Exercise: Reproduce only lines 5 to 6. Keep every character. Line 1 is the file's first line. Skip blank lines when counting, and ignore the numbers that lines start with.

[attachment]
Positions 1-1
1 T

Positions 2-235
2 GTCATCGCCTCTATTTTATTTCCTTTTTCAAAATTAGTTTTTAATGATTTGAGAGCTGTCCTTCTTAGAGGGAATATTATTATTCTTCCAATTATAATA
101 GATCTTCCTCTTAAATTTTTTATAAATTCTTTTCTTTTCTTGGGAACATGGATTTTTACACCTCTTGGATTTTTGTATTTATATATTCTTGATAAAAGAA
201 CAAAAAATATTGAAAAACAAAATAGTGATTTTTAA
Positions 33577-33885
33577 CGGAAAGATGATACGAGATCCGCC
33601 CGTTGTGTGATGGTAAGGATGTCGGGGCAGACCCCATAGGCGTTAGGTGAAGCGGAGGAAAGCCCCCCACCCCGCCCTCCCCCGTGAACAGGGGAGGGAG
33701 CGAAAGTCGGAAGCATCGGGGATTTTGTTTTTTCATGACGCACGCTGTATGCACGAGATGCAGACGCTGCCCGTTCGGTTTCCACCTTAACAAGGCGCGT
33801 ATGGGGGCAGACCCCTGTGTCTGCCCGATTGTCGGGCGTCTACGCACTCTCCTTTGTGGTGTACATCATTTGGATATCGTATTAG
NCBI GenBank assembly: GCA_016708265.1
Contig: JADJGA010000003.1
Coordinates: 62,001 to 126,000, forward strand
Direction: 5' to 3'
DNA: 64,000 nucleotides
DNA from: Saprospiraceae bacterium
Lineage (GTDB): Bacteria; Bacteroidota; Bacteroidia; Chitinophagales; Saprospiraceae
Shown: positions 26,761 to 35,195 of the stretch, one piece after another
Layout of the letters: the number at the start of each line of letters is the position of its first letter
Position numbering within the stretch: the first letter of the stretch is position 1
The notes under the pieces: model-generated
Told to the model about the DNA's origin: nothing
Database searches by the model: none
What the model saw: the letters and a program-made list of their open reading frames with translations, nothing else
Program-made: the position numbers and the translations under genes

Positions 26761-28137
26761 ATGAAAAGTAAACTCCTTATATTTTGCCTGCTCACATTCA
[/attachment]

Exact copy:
101 GATCTTCCTCTTAAATTTTTTATAAATTCTTTTCTTTTCTTGGGAACATGGATTTTTACACCTCTTGGATTTTTGTATTTATATATTCTTGATAAAAGAA
201 CAAAAAATATTGAAAAACAAAATAGTGATTTTTAA